Schüler / Junge ist in der Schule überfordert
Many children find doing tests stressful and experience negative impacts on their wellbeing. Tests lead children to suffer from:

  • lost sleep,
  • absenteeism,
  • stress,
  • fear of failure.

Encouraging children with these 7 Steps to Success for Tests can be a great opportunity to teach valuable resiliency skills that can be applied to all areas of life!

  1. Understand The Power Of Thinking.

Teaching children to understand the difference between helpful and unhelpful thinking (e.g. “I can do this”, “It will be okay”) helps children to feel calm and brave and gives them the confidence to ‘have a go’.

Many children have unhelpful thoughts (e.g. “I’m going to fail”, “I can’t do this”, “It’s too hard”.) These thoughts trigger negative emotions that contribute further to the challenges and reduce resiliency. It is important that children learn to reframe unhelpful thinking into helpful thinking.

  • Help them to see the difference between helpful and unhelpful thoughts

  • Encourage them to reframe their thinking

  • Display helpful thoughts and have them regularly repeat these out loud and to themselves.

  1. Learn How To Calm Their Bodies

When children experience stressful emotions, their bodies release hormones that create a fight or flight response. These physiological responses lead to racing heart rates, sick feelings, headaches, etc. Teaching children to calm their bodies down reduces the impact of unpleasant body responses.

  • Teach children to take slow breaths
  • Relax their muscles by tensing and relaxing from the shoulders down
  • Have a drink of water to settle their stomach
  1. Help Them To Understand Good Sleep Hygiene.

When stressed many children struggle with sleep which contributes further to the problem. Encouraging them to have good sleep routines helps them develop habits that set them up for a greater chance of success. These habits might include:

  • A regular bed time
  • No technology in the bedroom, or for an hour before bed
  • Having a warm bath or shower before bed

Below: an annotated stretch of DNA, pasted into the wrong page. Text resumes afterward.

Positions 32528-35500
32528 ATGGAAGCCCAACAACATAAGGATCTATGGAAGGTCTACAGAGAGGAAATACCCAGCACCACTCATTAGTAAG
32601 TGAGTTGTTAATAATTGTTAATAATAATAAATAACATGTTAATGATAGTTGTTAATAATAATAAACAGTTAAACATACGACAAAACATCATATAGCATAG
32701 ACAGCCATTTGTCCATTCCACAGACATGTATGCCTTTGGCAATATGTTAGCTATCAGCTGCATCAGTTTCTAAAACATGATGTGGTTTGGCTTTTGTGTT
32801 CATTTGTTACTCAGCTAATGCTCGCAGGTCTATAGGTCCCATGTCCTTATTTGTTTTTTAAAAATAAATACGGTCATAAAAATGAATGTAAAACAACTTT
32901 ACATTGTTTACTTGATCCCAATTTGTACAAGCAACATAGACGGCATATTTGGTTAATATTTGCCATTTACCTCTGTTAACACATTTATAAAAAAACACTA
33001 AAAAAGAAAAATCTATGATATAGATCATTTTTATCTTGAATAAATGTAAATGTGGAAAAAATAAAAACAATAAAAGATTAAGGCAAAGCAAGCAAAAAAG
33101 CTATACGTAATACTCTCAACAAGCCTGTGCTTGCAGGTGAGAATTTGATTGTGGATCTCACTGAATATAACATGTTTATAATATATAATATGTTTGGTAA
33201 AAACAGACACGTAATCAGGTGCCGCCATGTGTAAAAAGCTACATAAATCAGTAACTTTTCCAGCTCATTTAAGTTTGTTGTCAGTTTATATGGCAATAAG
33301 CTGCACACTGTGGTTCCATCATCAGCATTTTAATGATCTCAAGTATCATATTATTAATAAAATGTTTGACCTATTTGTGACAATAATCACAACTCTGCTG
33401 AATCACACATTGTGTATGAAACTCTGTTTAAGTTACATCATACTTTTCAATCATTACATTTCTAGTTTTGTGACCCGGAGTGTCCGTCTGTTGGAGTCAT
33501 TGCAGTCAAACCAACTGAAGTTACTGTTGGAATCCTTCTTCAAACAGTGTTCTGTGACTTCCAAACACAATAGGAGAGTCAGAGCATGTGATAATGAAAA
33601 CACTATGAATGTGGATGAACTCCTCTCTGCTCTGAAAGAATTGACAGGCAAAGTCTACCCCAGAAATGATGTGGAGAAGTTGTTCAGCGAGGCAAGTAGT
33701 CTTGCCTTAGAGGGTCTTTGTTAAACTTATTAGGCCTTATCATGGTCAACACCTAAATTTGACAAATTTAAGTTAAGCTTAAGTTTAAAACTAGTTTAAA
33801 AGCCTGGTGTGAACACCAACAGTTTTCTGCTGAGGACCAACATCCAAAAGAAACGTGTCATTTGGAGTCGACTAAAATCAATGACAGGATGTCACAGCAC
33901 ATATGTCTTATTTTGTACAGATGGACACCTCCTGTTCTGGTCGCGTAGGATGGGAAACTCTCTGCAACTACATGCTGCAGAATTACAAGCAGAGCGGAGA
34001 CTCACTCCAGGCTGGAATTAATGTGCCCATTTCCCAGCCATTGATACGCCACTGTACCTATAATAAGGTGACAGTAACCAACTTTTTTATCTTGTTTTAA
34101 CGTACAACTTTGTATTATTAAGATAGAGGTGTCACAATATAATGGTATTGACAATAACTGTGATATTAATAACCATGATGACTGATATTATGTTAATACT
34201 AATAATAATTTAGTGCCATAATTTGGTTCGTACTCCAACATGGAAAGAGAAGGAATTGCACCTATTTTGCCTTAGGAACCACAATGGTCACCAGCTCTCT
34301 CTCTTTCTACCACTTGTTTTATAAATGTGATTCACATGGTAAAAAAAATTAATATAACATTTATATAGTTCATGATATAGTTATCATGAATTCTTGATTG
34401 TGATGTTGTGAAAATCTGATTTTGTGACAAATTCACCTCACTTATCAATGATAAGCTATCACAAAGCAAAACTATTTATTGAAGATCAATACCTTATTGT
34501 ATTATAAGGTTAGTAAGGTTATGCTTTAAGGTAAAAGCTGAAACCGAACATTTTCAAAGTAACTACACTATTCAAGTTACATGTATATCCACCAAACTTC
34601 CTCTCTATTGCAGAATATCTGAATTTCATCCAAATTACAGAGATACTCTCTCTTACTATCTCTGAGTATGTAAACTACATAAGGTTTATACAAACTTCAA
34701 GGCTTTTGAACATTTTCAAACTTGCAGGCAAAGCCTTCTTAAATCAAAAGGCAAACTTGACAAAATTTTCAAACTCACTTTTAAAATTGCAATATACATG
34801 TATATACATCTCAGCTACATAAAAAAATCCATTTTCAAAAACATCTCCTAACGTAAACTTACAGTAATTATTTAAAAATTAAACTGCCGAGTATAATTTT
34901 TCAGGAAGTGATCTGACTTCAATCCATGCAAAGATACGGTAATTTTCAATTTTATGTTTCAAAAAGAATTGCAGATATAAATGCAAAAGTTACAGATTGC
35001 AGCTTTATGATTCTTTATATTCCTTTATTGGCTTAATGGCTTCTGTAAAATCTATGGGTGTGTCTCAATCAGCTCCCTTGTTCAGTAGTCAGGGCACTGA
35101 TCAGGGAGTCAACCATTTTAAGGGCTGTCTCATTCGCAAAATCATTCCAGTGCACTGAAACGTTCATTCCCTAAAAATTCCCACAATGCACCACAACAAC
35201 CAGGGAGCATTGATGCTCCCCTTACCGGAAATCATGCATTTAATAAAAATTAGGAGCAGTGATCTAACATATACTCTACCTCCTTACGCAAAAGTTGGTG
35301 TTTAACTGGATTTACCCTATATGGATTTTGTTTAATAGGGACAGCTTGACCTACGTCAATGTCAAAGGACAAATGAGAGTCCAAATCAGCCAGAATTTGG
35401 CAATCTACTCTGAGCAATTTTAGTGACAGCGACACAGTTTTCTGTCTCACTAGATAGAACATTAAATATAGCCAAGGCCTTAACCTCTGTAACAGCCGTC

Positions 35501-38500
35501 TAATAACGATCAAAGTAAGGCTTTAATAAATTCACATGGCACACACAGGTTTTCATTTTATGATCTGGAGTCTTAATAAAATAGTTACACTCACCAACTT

1. Connect Positively With Those Around Them.

Encourage time spent with friends and family that affirm and believe in them.

  • Provide opportunities to do fun activities with friends
  • Practise conflict resolution skills
  • Provide positive feedback
  1. Identify What Areas Children Are Most Challenged With Academically.

Lack of confidence in literacy and numeracy can create further test stress. Support children academically by:

  • Teaching little tricks to remember rules or skills
  • Providing extra coaching or support from another person
  • Playing games to teach challenging skills
  1. It’s OKTo Make Mistakes.

Some children become particularly anxious of not excelling or failing tests. These children benefit from learning that sometimes the greatest lessons in life come through our mistakes.

  • When children make mistakes reassure them it’s okay
  •  Ask them what they have learnt and what they would do differently in future
  • Be aware of how you react when others make mistakes in front of you (e.g. in the car)
  1. Reassure Them Their Worth Is Not Measured By Their Test Results

Children’s sense of worth is very fragile. Their self-confidence and identity is still growing. As parents and teachers it is important that children know we value them not because of what they achieve but who they are.

How do we avoid children being stressed by the test? Approach the test not just from an academic viewpoint but from a social and emotional perspective too. Then, we not only see improved academic results, but we also see empowered students for life!

– Jocelyne Chirnside

About: Jocelyne Chirnside, MEd(Hons) DipT JP

Jocelyne is the founder of EMPOWERING Life Skills and the creator of the BRIDGE BUILDERS program. She has been a teacher for 30 years, and consulting in Social and Emotional Learning for the past 18. Jocelyne has worked in over 70 state, private and Catholic schools providing training, resources and strategic planning. Contact us for more information at:


[email protected]